Now that the Republicans in Congress and the White House have been thoroughly shamed by their bungled efforts first to find a replacement for Obamacare and more recently to pass a full clean repeal that would give them a two-year grace period to cobble together a palatable replacement, the blame game is underway.
Yesterday, Vice Pres. Mike Pence read the riot act to the Republican caucus, ordering them to “do their job.” Pres. Trump was even more irate, telling a room full of service members who had been invited to the White House for lunch:
For seven years, I’ve been hearing “repeal and replace” from Congress, and I’ve been hearing it loud and strong. And then when we finally get a chance to repeal and replace, they don’t take advantage of it. So that’s disappointing.
The Washington Times’s Charles Hurt places the burden of guilt on the “dishonest Democrats who created Obamacare and lied about it.” It would comforting to agree with that assessment and move on, but I think it’s a little simplistic. Yes, the Democrats are responsible in the first place for redirecting one sixth of the U.S. economy into a half-baked, unsustainable experiment in government-run healthcare.
But as Trump said, the GOP has had plenty of time and opportunity to develop something better. So why haven’t they? A better, related, question is what happened to all the small-government, free market-driven features Republicans have been talking about since 2009? Back then, the GOP spoke of expanded health-savings accounts (HSAs) and of the ability to buy insurance across state lines — an idea that would increase competition and drive down prices. Expanded HSAs would also make it easier for the consumer to keep his insurance if he changes or lose his job.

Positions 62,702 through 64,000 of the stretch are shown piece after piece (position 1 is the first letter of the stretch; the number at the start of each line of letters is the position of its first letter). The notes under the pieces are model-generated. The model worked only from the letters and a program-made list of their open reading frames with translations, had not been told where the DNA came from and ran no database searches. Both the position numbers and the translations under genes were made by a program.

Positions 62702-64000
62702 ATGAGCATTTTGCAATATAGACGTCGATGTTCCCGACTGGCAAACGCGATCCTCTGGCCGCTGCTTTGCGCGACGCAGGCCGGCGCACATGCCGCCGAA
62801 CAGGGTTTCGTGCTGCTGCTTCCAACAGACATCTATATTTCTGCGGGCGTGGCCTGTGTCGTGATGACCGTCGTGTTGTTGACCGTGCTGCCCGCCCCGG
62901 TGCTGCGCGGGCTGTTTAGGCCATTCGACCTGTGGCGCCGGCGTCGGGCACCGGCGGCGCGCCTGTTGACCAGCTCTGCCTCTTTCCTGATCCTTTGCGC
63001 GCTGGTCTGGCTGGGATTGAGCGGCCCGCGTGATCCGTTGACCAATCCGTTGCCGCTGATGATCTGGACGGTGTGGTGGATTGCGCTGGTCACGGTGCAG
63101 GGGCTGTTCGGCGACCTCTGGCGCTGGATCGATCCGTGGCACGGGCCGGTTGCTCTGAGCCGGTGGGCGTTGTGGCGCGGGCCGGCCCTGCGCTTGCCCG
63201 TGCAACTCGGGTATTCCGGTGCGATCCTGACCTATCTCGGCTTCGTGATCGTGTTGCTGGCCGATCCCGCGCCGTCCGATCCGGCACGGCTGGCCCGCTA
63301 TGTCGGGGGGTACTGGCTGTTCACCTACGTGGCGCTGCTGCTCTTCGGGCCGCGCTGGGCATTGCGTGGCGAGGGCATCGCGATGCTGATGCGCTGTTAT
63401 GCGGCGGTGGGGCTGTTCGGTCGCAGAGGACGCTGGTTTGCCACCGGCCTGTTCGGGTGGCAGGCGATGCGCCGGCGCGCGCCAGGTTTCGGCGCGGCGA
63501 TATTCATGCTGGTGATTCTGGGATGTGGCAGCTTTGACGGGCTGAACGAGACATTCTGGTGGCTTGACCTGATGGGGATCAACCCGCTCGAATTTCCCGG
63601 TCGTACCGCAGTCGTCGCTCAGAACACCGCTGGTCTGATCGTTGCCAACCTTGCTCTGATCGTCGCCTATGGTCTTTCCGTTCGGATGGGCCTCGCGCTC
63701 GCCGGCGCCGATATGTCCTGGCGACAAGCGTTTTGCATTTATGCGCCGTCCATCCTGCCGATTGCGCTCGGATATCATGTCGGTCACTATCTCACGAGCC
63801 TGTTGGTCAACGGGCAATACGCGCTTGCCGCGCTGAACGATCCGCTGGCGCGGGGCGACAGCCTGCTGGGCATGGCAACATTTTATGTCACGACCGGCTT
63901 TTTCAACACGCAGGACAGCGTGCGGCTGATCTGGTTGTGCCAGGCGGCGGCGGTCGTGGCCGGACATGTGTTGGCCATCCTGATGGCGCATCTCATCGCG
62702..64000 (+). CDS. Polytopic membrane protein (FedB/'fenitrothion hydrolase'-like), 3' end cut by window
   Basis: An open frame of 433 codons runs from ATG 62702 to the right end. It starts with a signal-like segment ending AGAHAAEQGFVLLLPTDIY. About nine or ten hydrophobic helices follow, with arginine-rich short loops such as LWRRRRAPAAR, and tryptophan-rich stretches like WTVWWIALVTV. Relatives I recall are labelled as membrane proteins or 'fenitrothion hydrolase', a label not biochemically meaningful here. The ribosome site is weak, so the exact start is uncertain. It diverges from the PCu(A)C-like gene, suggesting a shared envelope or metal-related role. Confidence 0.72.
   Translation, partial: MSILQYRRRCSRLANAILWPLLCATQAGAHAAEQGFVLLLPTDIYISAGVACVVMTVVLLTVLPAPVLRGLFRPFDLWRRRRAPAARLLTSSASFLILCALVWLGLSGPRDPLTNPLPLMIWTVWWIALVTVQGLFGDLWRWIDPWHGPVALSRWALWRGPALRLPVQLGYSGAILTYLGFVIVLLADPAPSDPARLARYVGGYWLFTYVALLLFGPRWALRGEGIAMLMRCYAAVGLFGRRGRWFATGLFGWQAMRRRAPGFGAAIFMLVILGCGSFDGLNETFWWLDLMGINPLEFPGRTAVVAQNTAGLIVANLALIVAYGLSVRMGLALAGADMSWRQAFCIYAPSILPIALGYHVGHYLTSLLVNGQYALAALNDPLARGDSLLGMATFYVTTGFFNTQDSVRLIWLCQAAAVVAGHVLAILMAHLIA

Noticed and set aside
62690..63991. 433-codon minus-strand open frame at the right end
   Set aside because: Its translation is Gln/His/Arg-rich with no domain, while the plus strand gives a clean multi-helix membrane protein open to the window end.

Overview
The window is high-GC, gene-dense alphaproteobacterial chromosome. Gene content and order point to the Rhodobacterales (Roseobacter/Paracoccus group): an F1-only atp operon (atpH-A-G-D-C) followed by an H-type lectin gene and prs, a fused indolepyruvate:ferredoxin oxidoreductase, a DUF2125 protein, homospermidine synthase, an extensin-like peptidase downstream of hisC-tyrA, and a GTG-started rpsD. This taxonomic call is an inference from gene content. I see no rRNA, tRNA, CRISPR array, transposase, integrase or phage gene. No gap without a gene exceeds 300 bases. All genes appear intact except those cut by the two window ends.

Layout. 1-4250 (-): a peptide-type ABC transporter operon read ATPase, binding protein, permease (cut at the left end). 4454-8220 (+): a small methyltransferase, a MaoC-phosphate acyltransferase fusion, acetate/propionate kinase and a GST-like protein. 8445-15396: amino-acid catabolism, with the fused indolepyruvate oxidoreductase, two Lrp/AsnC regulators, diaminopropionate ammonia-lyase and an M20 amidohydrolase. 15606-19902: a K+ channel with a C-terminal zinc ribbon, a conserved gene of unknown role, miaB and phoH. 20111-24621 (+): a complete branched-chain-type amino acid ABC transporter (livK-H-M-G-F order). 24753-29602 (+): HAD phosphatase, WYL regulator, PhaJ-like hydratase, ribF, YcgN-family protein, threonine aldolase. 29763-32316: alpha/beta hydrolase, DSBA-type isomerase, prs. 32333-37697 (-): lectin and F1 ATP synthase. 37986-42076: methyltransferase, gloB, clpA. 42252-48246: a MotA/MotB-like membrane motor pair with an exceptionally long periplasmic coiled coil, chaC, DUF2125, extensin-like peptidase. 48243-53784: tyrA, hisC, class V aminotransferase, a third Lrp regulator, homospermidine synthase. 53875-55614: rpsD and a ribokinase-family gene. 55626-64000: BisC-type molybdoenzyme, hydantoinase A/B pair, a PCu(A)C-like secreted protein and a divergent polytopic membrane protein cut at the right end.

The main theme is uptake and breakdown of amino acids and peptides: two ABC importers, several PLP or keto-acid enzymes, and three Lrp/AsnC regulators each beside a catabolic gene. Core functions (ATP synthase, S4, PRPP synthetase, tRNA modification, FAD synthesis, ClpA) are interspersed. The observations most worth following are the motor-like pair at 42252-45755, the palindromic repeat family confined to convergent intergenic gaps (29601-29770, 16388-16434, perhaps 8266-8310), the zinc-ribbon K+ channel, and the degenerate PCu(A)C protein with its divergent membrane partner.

What happened to talk of expanding association health plans and making it easier to join a group insurance plan? Or the promise of a less comprehensive insurance that would fit individuals’ needs instead of a one-size-fits-all plan that spread the costs of procedures like childbirth and abortion to families that didn’t need or want them?
As the Republicans flitted from the American Health Care Act to the Better Care Reconciliation Act to nothing, Congress seemed to lose site of this list of features. Some features of Obamacare that were earmarked for demolition — for instance its odious “essential health benefits” — were retained, handed off to states to figure out for themselves.
Republicans are at an unenviable crossroads. They can simply punt as the president intimated at the White House luncheon yesterday. “Let Obamacare fail,” he said at one point. “It will be a lot easier. And I think we’re probably in that position where we’ll just let Obamacare fail.”
But then he said something that is patently false:
We’re not going to own it. I’m not going to own it. I can tell you, the Republicans are not going to own it. We’ll let Obamacare fail and then the Democrats are going to come to us, and they’re going to say, “How do we fix it? How do we fix it? Or how do we come
up with a new plan?”
That’s wishful thinking on the president’s part. He and the Republicans in Congress will own this mess because the Americans who voted for Trump on the promise of repealing and replacing Obamacare now feel betrayed. For evidence of this, look at the president’s and House Speaker’s [score]Paul Ryan[/score]’s low approval ratings.
Trump and the Republican-led Congress need to win back the trust not only of voters but of renegade senators like [score]Shelley Moore Capito[/score] of West Virginia and [score]Susan Collins[/score] of Maine. Both were singled out yesterday by conservative commentators , who called them traitors because they had voted symbolically for repeal in 2015 but said they would not vote for [score]Mitch McConnell[/score]’s real repeal. Moore Capito explained her reason on Twitter:
MORE: I will only vote to proceed to repeal legislation if I am confident there is a replacement plan that addresses my concerns.
— Shelley Moore Capito (@SenCapito) July 18, 2017
Her position is not at all unreasonable. So far there has been no plan that all Republican Congress members have felt comfortable getting on board with. In fact, this is a trait that distinguishes them from the Democrats, many of whom blindly backed Obamacare, warts and all, and ended up losing their jobs.
The GOP needs to attack the health care conundrum fresh. They need to get back to their 2009 talking points and make sure all features are prominent in the new bill (which, ideally, should also include some form of tort reform). The president needs to become part of the process instead of the sideline observer he has been up till now.